You can argue that all of the city-building games now popular on Facebook descend from Will Wright’s SimCity, but none of them resemble that game quite as strongly as CityZen does. CityZen incorporates classic SimCity play mechanics like disasters and keeping your townsfolk happy by carefully arranging roads and public amenities. Where other city-builders might have you level up by attracting citizens, CityZen progresses in a more SimCity-like manner. You level up simply by making your city bigger and bigger, keeping your citizens as happy as you can.
CityZen throws you right into the game with no formal tutorials, though there are optional hints you can choose to read as you level up. Your goal is to level up by improving your city, which means building businesses and then houses that can provide employees to your businesses. How much money you make is irrelevant, beyond needing money to fund more buildings. In practical terms, the only thing that matters is figuring out the most lucrative combination of businesses and houses you can build at any given level.
You unlock more different types of businesses, houses, and public amenities (like parks) as you level up. Right now this means your selection of things to build at any given level is pretty limited, unless you opt to spend real money on some of the wacky themed seasonal items. The buildings tend to be strictly realistic, which may put off players used to games that let you begin building totally ridiculous and silly things right out of the gate. The cities you can build in CityZen are very relaxing and quaint to look at, though, with little cars constantly driving down the streets.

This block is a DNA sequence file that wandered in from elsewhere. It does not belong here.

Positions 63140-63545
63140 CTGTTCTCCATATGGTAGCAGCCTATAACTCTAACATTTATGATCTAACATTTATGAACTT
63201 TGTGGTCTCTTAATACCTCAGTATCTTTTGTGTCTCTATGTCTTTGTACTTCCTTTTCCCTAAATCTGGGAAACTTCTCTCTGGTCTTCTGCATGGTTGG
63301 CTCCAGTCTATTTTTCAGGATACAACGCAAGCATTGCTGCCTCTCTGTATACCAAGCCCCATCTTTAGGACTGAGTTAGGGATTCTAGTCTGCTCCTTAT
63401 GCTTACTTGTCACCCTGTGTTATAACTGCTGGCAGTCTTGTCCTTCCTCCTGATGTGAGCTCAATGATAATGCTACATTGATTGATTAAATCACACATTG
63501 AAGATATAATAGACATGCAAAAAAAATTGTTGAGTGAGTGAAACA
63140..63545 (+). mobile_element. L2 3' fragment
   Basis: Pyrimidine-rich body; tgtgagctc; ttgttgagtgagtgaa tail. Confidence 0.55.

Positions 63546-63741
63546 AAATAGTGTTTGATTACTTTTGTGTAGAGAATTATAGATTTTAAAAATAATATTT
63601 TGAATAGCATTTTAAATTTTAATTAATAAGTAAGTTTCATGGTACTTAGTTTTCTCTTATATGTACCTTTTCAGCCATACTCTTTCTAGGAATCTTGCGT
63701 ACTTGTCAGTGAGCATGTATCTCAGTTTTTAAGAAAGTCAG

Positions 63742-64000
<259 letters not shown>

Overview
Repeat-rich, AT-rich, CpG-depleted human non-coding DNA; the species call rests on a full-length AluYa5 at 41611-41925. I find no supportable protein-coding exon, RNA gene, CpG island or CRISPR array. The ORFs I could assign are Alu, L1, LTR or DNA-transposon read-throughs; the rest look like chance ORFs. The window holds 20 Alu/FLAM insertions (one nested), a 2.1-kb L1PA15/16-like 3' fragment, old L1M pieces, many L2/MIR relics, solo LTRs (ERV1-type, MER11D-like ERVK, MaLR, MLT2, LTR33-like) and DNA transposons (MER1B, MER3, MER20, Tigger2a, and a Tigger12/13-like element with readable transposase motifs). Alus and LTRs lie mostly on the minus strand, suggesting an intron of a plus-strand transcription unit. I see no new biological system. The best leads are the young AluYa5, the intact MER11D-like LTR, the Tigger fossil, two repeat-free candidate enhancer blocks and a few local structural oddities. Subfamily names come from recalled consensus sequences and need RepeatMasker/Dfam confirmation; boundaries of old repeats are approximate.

CityZen’s most unusual feature is its “disaster” feature. This actually worked two different ways during the test period, due to the game still being in very active development. The first way was that disasters would randomly befall your town. The damage wasn’t permanent, as it is in SimCity. Instead, you got big cash bonuses for using the disaster to destroy all of the buildings in your town. The second way was more social, giving you bonuses if your friends destroyed your town for you. The main disasters available for a starting player right now are a rain of meteors and a seasonal disaster involving flaming jack o’ lanterns falling from the heavens.
CityZen has a lot of great possibilities as a more down-to-Earth sort of city-building game. Its main problem right now is that the game is being updated so regularly that there seem to be frequent periods of server instability or where the game is outright unplayable due to lost progress, programming errors, or buttons becoming unresponsive. These are typical growing pains for a recently-launched social game, though. Once CityZen settles down, then it’ll be a fine city-builder for fans of the genre, or fans just nostalgic for SimCity’s glory days, to try getting into.
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